Special Characters

Sec­tion 11.12 of the The Chica­go Man­u­al of Style’s six­teenth edi­tion rec­om­mends includ­ing a list of spe­cial char­ac­ters at the end of any man­u­script (a spe­cial char­ac­ter gen­er­al­ly being any­thing not found on a stan­dard key­board). Because I’m lazy I want some­thing to do the work for me so I don’t have to track what char­ac­ters I’m using through revi­sions. Let’s make LaTeX track the spe­cial char­ac­ters we use.

Since the glos­saries pack­age sup­ports mul­ti­ple glos­saries we can use a spe­cial one just to track our spe­cial char­ac­ters. Update the pre­mable with some­thing like this:

\newglossary[spg]{special}{sps}{spo}{Special Characters}

Now we can add any spe­cial char­ac­ters specif­i­cal­ly to this glos­sary with a few extra fields filled out:

\newglossaryentry{e-acute}{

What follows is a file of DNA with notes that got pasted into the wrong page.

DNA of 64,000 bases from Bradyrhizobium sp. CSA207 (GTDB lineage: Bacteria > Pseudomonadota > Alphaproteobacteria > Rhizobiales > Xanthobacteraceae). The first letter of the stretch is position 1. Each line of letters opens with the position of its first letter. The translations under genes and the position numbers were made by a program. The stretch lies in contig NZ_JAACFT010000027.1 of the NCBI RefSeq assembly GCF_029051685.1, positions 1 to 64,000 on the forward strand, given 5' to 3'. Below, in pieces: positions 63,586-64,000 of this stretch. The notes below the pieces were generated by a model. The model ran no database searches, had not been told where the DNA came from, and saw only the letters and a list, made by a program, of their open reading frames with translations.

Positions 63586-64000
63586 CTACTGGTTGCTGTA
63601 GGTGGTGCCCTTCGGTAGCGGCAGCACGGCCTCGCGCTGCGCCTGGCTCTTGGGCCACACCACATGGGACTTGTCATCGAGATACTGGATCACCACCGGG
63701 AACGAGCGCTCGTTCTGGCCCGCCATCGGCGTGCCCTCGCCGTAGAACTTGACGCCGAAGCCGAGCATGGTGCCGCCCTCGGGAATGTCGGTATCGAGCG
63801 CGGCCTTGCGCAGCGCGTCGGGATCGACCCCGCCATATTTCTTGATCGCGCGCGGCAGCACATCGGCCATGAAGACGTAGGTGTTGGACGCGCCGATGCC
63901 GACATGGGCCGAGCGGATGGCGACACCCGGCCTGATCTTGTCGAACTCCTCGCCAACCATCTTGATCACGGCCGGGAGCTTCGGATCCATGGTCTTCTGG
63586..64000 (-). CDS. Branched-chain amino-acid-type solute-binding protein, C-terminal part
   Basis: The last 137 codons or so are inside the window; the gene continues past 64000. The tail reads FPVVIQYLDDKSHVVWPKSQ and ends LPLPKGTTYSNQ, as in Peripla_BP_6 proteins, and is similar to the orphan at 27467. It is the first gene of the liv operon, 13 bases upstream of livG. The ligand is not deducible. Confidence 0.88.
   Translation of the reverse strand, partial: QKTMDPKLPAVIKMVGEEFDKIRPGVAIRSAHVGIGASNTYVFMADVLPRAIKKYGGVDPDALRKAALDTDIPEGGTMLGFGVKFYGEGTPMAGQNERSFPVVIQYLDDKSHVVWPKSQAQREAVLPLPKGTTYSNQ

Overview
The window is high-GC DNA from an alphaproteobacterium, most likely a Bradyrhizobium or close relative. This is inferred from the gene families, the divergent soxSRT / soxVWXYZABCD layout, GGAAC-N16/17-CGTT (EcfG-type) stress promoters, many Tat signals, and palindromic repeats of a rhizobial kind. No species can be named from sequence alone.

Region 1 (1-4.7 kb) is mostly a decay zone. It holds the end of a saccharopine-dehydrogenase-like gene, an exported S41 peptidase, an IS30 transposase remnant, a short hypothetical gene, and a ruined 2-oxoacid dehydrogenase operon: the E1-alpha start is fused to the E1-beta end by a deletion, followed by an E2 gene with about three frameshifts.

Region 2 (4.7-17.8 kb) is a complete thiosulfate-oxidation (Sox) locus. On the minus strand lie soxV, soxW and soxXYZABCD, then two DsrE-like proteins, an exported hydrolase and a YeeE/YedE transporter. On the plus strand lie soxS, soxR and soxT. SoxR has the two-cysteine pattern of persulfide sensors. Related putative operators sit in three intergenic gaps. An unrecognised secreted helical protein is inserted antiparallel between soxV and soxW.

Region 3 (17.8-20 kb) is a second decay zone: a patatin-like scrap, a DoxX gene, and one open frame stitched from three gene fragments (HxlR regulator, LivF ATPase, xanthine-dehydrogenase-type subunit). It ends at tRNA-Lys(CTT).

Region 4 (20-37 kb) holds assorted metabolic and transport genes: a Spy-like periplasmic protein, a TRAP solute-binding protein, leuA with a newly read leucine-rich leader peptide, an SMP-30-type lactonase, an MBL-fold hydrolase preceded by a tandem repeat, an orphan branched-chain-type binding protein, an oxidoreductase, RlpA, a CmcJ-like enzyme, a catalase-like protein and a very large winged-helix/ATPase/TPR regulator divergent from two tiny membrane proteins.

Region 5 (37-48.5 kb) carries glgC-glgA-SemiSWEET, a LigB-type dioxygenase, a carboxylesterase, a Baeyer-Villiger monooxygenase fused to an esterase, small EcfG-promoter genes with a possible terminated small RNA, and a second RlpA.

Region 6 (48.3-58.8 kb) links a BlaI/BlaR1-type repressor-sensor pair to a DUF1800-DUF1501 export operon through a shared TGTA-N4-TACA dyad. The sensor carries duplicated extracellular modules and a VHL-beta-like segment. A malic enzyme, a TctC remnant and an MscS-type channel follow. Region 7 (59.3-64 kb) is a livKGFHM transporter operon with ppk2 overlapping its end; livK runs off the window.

name = \'{e},
  description = {e with acute [U+00E9]},
  type = special,
  sort = eacute
}

Notice the descrip­tion and type fields? These pro­vide infor­ma­tion about the sym­bol (in this case, é) includ­ing it’s Uni­code rep­re­sen­ta­tion and they tell LaTeX to put it in the new glos­sary we cre­at­ed in the last step. These fields are crit­i­cal to get the behav­ior we want so no skip­ping steps.

Now we can start putting our \gls{e-acute} tags wher­ev­er we want but that’s pret­ty hacky. Instead let’s add anoth­er glos­sary entry that does the work for us:

\newglossaryentry{cafe}{
  name = {caf\gls{e-acute}},
  description = { }
}

Now we can write like nor­mal and wher­ev­er we put \gls{cafe} we get a nice­ly for­mat­ted “café.” The last step is to actu­al­ly print the spe­cial char­ac­ters we’re using at the end of our doc­u­ment:

\printglossary[type=special]
Spe­cial char­ac­ter list­ing

Not only can we avoid man­u­al­ly keep­ing track of what char­ac­ters we use while edit­ing, we even include page num­bers where our spe­cial char­ac­ters appear.

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